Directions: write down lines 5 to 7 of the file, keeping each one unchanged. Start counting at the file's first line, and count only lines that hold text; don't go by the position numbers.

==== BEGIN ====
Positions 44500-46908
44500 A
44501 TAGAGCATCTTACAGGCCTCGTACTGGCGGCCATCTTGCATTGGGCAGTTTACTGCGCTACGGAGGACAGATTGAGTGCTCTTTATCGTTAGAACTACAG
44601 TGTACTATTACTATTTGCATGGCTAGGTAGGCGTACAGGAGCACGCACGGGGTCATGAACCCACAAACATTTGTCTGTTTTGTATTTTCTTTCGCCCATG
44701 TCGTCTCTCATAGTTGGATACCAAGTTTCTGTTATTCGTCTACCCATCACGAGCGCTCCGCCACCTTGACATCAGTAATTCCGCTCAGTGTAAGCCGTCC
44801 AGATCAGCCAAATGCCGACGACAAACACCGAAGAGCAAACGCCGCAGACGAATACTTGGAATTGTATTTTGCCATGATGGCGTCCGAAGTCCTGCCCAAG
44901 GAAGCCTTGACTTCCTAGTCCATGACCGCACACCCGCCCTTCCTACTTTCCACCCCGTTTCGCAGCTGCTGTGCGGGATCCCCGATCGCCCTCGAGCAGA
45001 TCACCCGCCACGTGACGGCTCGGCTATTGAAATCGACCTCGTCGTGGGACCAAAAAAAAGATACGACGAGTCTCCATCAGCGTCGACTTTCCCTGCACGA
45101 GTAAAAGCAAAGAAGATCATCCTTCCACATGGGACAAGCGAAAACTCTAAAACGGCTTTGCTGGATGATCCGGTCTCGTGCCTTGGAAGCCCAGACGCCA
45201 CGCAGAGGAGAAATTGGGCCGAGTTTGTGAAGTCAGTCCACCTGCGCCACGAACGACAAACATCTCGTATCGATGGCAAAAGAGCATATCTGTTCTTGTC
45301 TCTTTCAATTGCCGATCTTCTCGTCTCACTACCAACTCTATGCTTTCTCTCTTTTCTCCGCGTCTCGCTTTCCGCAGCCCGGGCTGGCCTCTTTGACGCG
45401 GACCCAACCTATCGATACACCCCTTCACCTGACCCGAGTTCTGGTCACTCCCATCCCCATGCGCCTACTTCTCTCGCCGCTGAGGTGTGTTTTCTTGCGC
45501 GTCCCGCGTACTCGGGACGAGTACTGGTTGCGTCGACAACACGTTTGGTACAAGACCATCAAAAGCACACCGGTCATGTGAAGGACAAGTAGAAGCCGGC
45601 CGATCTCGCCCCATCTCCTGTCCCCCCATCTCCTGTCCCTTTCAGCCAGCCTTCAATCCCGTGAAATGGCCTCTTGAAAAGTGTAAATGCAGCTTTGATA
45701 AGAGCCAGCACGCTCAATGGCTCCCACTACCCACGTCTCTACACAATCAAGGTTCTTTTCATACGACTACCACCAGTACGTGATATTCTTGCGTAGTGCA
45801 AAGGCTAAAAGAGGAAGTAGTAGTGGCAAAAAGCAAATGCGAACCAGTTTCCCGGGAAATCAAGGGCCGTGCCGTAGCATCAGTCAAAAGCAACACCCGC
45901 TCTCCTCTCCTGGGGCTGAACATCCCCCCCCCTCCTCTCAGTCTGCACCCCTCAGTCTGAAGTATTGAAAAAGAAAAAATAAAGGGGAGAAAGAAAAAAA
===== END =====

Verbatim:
44701 TCGTCTCTCATAGTTGGATACCAAGTTTCTGTTATTCGTCTACCCATCACGAGCGCTCCGCCACCTTGACATCAGTAATTCCGCTCAGTGTAAGCCGTCC
44801 AGATCAGCCAAATGCCGACGACAAACACCGAAGAGCAAACGCCGCAGACGAATACTTGGAATTGTATTTTGCCATGATGGCGTCCGAAGTCCTGCCCAAG
44901 GAAGCCTTGACTTCCTAGTCCATGACCGCACACCCGCCCTTCCTACTTTCCACCCCGTTTCGCAGCTGCTGTGCGGGATCCCCGATCGCCCTCGAGCAGA